There are three leading causes of hip labral tears: FAI, trauma, and osteoarthritis. A therapist can help guide you in the right direction of treatment because they will develop a method focused on strengthening specific muscle groups, increasing hip stability and learning which movements to avoid. Recovery from any cause takes time, so if surgery is required for a hip labral tear, it's best to employ the services of a physical therapist during rehab as well to ensure strength is regained as quickly and safely as possible after surgery.

Compression & Support

Another option for non-invasive treatments to consider when relieving hip pain from this injury is to utilize compression and support with an elastic sports wrap or brace. It will help you keep things supported where they need to be and get some relief from any discomfort that might be bugging you. You will also want to go for one that is fully adjustable to account for any swelling that may occur after your injury.


A torn labrum is an injury that ranges from minimal to severe pain. If you have some pain, taking medications like ibuprofen and naproxen can help alleviate the pain. These are nonsteroidal anti-inflammatory drugs and do not require a prescription in most cases. Always talk with your doctor or pharmacist to avoid unintended side effects since not all medications may be safe for specific individuals or situations.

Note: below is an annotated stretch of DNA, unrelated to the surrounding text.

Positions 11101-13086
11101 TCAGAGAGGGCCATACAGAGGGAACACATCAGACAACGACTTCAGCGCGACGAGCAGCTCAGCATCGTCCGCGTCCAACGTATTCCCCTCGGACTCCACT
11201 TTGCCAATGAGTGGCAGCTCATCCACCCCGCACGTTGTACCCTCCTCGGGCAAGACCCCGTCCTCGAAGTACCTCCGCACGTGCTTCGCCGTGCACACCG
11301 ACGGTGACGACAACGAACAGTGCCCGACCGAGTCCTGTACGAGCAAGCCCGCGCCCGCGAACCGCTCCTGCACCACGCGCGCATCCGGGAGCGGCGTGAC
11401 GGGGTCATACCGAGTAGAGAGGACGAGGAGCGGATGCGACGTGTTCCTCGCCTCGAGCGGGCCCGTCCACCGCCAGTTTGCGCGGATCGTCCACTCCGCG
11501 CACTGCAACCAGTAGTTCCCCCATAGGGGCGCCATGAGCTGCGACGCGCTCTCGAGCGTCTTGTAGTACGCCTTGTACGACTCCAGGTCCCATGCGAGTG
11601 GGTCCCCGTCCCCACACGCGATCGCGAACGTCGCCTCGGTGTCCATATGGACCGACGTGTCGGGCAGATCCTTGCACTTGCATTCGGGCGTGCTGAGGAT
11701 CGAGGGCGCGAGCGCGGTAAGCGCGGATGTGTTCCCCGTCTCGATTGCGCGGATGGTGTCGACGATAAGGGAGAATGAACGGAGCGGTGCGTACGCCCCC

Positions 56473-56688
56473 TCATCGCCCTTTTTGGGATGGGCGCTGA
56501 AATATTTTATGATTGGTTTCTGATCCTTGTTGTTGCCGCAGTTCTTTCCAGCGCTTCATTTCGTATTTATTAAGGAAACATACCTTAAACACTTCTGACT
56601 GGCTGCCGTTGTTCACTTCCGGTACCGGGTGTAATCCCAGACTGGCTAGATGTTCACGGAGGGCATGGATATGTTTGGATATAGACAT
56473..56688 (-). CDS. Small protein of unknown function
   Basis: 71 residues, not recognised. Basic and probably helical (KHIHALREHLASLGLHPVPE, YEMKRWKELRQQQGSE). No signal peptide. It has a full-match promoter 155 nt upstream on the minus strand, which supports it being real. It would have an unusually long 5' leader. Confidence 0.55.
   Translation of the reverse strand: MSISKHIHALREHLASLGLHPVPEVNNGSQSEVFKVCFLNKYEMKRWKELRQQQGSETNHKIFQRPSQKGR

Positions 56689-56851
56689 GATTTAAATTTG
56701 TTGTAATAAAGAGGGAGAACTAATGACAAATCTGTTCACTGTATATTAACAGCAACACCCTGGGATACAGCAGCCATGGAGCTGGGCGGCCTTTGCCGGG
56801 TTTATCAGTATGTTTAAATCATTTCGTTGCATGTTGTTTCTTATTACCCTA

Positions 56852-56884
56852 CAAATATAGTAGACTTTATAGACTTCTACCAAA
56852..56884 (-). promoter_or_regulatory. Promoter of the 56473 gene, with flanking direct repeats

More Severe Labrum Tears

Unfortunately, many people have severe labrum tears that require medical intervention to treat and rehabilitate. The silver lining is that very successful procedure are available to treat the tear, so you can get back to doing all the activities you love!

Injections for Pain

Doctors may suggest a local anesthetic called an intra-articular injection that goes into the hip joint to block out any pain you may be feeling. Sometimes, if the problem is severe, they suggest adding a steroid injection, reducing the joint's swelling without eliminating your pain. Yet both injections won't cure your labrum tear completely but given enough time, you'll start noticing their positive effects, and symptoms will improve over time.

Arthroscopic Surgery

The only way to truly repair a hip labral tear is through surgery. Several types of surgical procedures can be performed: Yours will depend upon the severity of your tear. Thankfully, most surgeries are done arthroscopically, which involves small incisions that allow the orthopedic surgeon to view your hip while performing the surgery. Recovery will depend upon how much damage there is to your labrum, how healthy you are otherwise, and your age. Bearing weight is usually restricted during the first 4 to 6 weeks after surgery, with lessened restrictions. Follow your doctor's orders regarding recovery.

The Right Recovery Plan

A hip labral tear is a condition more people are likely to face than you might imagine. It is where the soft tissue around your bony hip joint becomes damaged, leading to loss of mobility and soreness in general. In some cases, it may get worse to needing surgery or repair. Still, in most cases, if caught early enough, it is possible to heal the injury with physical therapy such as exercises or massaging techniques provided by your trusted physician. It allows you not only relief from discomfort and severe hip pain but also strengthens your hip muscles to help prevent it from happening again!